Seems like everyone is copying the work of others these days–even noted wordsmith Chuck Norris has been caught red-handed. The two men at the center of this hot topic are very different personalities—and both the charges leveled against them and the public’s reaction to their respective PR crises have been very different as well. Fareed Zakaria is a respected journalist and TV news personality while Jonah Lehrer is (or, more accurately, was) a rising writer, speaker, and acknowledged expert in the realms of neurology and human behavior.

What, exactly, did they do?

Zakaria copied a paragraph of a Time article on gun control from an earlier New Yorker piece by historian Jill Lepore. CNN also found that one of his blog posts for CNN.com “contained similar unattributed quotes.” When accused of other acts of sloppy journalism, he lashed out at critics before backing down.

Lehrer’s first crime was plagiarizing himself—observers discovered that he often repeated passages that had appeared in previous columns or books. While this was bad news for Lehrer, it wasn’t necessarily the end of the world. Unfortunately, further investigations uncovered a disturbing history of similar behavior during his time at Wired and other publications. And that wasn’t the worst of it: The final, damning revelation was the fact that Lehrer had straight-up invented nonexistent Bob Dylan quotes for his bestselling book “Imagine”—and when pressed on his offense, he denied it and made more false claims before breaking down and confessing to his own dishonesty.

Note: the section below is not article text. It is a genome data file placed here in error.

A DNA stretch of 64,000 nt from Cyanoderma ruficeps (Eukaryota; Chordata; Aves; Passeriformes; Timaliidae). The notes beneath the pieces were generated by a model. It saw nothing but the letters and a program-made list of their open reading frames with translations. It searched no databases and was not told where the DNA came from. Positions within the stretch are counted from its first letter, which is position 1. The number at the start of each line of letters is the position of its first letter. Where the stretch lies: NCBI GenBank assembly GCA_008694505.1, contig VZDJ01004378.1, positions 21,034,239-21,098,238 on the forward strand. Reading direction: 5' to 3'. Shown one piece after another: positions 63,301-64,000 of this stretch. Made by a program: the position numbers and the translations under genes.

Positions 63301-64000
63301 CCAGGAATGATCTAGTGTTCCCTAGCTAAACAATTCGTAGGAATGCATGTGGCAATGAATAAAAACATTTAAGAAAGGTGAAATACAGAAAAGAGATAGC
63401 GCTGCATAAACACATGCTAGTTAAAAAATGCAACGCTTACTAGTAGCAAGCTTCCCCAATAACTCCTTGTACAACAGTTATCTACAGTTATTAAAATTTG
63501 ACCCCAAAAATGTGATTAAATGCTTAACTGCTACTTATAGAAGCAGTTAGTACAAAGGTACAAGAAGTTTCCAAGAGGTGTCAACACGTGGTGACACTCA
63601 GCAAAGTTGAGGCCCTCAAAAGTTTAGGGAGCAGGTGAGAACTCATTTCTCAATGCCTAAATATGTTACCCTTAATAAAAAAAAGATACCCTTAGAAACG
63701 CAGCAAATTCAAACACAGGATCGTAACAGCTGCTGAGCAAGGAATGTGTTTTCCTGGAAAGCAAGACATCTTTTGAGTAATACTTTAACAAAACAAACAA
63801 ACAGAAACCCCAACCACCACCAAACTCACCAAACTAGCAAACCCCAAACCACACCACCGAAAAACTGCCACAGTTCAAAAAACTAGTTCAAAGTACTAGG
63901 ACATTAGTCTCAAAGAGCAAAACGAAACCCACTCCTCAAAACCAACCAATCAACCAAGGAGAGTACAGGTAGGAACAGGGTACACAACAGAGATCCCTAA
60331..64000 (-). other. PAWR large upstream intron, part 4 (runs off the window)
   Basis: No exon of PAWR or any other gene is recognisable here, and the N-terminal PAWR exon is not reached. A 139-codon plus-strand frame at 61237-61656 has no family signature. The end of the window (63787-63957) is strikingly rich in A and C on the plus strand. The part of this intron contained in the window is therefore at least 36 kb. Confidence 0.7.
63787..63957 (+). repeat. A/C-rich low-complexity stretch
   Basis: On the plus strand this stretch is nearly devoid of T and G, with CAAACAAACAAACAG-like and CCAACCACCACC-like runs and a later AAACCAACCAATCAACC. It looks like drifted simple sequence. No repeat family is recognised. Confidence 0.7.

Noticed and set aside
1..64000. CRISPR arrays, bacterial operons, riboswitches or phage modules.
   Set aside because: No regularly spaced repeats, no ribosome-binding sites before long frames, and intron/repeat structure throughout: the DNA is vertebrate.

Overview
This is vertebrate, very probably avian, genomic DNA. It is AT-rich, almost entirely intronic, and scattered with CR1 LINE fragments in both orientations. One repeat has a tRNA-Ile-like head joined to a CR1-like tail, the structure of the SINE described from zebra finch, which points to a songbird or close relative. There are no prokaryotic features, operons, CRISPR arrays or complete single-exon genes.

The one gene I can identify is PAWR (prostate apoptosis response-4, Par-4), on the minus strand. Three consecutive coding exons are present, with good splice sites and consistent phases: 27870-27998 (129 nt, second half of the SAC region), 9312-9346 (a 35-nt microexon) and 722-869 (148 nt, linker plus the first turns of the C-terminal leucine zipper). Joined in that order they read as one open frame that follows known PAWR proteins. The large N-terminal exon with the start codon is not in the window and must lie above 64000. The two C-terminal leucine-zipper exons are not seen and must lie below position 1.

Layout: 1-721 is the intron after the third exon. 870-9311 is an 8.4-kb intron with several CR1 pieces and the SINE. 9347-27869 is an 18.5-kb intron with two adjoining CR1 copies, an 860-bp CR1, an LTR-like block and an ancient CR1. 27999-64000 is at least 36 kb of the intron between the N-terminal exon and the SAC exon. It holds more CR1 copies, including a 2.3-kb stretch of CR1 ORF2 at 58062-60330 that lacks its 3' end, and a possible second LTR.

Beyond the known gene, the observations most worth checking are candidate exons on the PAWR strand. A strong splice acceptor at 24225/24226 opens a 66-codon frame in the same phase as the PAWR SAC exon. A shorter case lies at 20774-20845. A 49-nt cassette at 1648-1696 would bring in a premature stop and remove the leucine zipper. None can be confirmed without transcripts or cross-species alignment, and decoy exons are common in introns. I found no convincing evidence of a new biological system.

The saddest part about these stories is that both writers remain very talented, very busy men who obviously bit off more than they could chew. What conclusions can we, as PR and media professionals, draw from their cases?

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David Carr: My First Big Break

In the latest episode of mediabistroTV’s “My First Big Break,” New York Times columnist, and journalist’s journalist, David Carr remembers the first big story of his career.

For more videos, check out our YouTube channel and follow us on Twitter: @mediabistroTV

‘NYT’s David Carr at Internet Week: ‘Now It’s A Better Age Between Journalists and PR’

It was Page One on day two of Internet Week as visitors got an inside look from New York Times’ top media reporters.

Last year’s Page One documentary profiled The New York Times media desk, and today two of its best-known reporters, David Carr (left) and Brian Stelter (below), appeared on stage at Internet Week. They not only chronicled what it’s like to work at the “paper of record,” but also commented on the paywall, social media platforms, their relationship with PR professionals, and with each other. Below are highlights.

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The Former PR Executive Trying To Save Philadelphia’s Newspapers

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PRNewser has been covering Brian Tierney for quite some time. The former head of now Interupblic-owned Tierney Communications is putting up a battle to keep Phiadelphia’s major newspapers, the Inquirer and Daily News, out of the hands of creditors who have allowed them to stay alive.

In a profile this week, The New York TimesDavid Carr calls Tierney, “the kind of newcomer that longtime newspapermen love to hate. He’s slick, he cut his teeth in public relations, and he loves to wrap his mouth around a catchy phrase.”

Regardless of whether longtime newspapermen love or hate Tierney, his quest to keep Philadelphia’s newspapers out of the hands of creditors is coming to a climax, as Carr reports.